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« Next Four Years in Mobile - Highlights from my brand new forecast | Main | Quick posts 1: Nokia Acquires Alcatel-Lucent »

April 08, 2015

Comments

Wayne Borean


Playing with numbers is fun. Actually hitting within 50% (at least from my viewpoint as a salesman) is excellent.

As to your forecasts...

Half of all Smartphones has touch screens in 2014. I personally thought it would have been closer to 75%, but I see the Canadian and American markets mostly. I assume that keyboard units were mostly sold in Asia/Africa?

I'm surprised by the number of phones that don't have WIFI, but again I'm not familiar with the Asian and African markets.

Just curious - do you have any idea of the breakdowns on these things by continent (assume Antarctica is zero across the board...)

Tomi T Ahonen

Hi Wayne

Haha I wish... no, mostly the best we can hope for continental or regional splits is smartphone vs non, or perhaps average price of handsets (or smartphones) sold. At the deeper level like features by continent, no I really don't see that anywhere in the public domain so you'd need to fork up a couple of thuosand dollars for one of the big fancy reports (and if so, please do pick one of the more reputable houses haha)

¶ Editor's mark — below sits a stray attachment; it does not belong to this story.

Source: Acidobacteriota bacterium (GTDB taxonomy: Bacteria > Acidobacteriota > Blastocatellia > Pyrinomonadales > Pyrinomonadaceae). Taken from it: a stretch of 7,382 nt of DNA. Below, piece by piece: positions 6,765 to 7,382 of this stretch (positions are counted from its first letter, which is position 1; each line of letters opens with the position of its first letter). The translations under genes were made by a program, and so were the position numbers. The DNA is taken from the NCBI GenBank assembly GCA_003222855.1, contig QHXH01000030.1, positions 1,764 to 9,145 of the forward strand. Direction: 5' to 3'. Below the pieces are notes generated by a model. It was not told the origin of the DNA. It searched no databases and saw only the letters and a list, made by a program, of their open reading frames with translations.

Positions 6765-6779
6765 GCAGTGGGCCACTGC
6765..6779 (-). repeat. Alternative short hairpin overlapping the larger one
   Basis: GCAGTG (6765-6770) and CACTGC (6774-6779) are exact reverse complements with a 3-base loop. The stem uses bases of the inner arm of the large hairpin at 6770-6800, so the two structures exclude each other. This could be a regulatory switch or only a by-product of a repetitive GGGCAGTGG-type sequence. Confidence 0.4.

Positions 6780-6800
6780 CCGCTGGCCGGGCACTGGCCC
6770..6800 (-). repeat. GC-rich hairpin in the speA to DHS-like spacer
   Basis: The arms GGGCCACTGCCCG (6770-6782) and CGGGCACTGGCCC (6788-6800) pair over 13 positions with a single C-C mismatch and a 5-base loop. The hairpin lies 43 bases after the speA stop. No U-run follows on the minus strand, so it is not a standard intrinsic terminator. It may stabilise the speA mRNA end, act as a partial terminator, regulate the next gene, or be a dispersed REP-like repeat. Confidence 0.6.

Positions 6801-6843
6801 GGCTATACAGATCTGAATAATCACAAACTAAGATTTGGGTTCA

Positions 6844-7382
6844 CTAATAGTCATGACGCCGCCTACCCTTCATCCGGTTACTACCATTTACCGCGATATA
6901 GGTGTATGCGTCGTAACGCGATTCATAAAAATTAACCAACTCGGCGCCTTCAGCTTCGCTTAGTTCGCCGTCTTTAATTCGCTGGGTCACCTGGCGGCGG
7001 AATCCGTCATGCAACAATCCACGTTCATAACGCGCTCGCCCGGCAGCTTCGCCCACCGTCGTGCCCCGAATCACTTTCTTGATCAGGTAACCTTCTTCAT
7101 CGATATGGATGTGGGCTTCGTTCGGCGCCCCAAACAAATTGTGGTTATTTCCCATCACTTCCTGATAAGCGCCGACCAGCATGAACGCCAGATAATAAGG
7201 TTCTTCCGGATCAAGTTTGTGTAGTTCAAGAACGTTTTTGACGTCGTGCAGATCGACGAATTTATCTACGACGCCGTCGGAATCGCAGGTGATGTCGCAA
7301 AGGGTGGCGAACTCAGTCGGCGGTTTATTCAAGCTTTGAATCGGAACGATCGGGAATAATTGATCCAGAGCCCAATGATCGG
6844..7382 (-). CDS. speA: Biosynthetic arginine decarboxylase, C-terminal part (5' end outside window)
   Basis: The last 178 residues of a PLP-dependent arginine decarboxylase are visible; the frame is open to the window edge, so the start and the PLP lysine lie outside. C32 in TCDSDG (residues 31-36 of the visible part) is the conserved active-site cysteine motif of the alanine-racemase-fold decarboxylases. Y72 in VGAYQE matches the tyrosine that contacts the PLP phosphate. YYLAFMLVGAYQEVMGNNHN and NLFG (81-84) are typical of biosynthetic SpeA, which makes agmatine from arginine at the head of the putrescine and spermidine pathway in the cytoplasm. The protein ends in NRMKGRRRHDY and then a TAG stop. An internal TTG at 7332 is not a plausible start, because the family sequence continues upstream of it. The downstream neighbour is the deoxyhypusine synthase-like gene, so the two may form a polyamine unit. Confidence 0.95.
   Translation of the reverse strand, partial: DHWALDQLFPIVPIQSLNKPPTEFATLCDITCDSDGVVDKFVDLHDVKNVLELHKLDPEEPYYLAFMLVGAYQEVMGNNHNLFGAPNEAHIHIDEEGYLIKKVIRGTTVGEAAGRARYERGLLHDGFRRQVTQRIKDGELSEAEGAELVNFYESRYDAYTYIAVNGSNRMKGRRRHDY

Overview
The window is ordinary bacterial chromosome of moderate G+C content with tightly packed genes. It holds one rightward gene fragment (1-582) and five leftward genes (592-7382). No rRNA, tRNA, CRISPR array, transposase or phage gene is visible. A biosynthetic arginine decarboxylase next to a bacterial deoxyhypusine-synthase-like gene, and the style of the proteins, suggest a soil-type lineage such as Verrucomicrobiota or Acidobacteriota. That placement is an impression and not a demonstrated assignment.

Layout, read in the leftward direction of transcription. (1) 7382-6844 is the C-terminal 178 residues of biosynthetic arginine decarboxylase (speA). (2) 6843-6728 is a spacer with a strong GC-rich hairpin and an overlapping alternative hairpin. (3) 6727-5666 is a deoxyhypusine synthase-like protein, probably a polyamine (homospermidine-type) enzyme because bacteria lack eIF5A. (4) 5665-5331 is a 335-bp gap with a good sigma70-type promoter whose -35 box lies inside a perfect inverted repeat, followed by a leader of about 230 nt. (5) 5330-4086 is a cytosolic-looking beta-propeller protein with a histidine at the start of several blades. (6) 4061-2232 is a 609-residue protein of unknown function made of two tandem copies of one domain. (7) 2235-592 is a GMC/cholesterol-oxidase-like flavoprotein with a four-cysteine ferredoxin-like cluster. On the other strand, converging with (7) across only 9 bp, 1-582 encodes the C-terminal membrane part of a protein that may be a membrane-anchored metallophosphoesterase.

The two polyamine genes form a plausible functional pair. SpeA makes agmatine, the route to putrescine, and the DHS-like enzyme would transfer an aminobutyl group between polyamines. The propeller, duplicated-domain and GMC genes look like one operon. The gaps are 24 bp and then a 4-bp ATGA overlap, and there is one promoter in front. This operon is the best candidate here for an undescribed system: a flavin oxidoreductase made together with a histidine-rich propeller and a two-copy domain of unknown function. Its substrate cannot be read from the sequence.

Tomi Ahonen :-)

Tomi T Ahonen

AndThis

No. You know the rules here. I am not about to start any response with 'if you read the blog'. Your comment is of course deleted. Feel free to post comments that add value to our readers

Tomi Ahonen :-)

AndThisWillBeToo

@Tomi
Got it. You have made clear what adds value to your readers.

baron99

I know this blog must be a lot of work for you. But you can tell your love of the subject matter drives you to excellence. So, congrats for the outstanding results. And my sincere thanks for sharing not only the statistics but your insightful analysis.